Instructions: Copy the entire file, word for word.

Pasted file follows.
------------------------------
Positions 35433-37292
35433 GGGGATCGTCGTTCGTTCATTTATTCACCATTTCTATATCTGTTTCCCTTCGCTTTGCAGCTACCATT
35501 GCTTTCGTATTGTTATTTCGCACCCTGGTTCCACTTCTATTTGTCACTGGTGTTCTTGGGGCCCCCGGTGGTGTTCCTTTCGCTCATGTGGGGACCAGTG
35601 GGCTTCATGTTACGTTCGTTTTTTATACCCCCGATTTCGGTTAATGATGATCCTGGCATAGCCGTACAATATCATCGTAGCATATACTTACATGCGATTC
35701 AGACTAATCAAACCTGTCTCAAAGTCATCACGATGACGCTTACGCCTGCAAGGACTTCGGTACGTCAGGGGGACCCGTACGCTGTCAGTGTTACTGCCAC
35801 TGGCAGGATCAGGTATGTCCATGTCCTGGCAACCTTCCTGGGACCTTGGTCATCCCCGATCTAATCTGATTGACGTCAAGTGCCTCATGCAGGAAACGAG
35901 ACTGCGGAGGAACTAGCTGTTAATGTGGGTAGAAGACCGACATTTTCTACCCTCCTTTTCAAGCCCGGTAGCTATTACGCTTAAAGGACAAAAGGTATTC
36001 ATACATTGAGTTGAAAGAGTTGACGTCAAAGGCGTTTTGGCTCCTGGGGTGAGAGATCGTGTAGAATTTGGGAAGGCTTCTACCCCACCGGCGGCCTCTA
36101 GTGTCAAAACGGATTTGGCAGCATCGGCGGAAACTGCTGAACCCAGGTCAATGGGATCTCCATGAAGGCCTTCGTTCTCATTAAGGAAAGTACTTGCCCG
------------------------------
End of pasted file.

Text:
Positions 35433-37292
35433 GGGGATCGTCGTTCGTTCATTTATTCACCATTTCTATATCTGTTTCCCTTCGCTTTGCAGCTACCATT
35501 GCTTTCGTATTGTTATTTCGCACCCTGGTTCCACTTCTATTTGTCACTGGTGTTCTTGGGGCCCCCGGTGGTGTTCCTTTCGCTCATGTGGGGACCAGTG
35601 GGCTTCATGTTACGTTCGTTTTTTATACCCCCGATTTCGGTTAATGATGATCCTGGCATAGCCGTACAATATCATCGTAGCATATACTTACATGCGATTC
35701 AGACTAATCAAACCTGTCTCAAAGTCATCACGATGACGCTTACGCCTGCAAGGACTTCGGTACGTCAGGGGGACCCGTACGCTGTCAGTGTTACTGCCAC
35801 TGGCAGGATCAGGTATGTCCATGTCCTGGCAACCTTCCTGGGACCTTGGTCATCCCCGATCTAATCTGATTGACGTCAAGTGCCTCATGCAGGAAACGAG
35901 ACTGCGGAGGAACTAGCTGTTAATGTGGGTAGAAGACCGACATTTTCTACCCTCCTTTTCAAGCCCGGTAGCTATTACGCTTAAAGGACAAAAGGTATTC
36001 ATACATTGAGTTGAAAGAGTTGACGTCAAAGGCGTTTTGGCTCCTGGGGTGAGAGATCGTGTAGAATTTGGGAAGGCTTCTACCCCACCGGCGGCCTCTA
36101 GTGTCAAAACGGATTTGGCAGCATCGGCGGAAACTGCTGAACCCAGGTCAATGGGATCTCCATGAAGGCCTTCGTTCTCATTAAGGAAAGTACTTGCCCG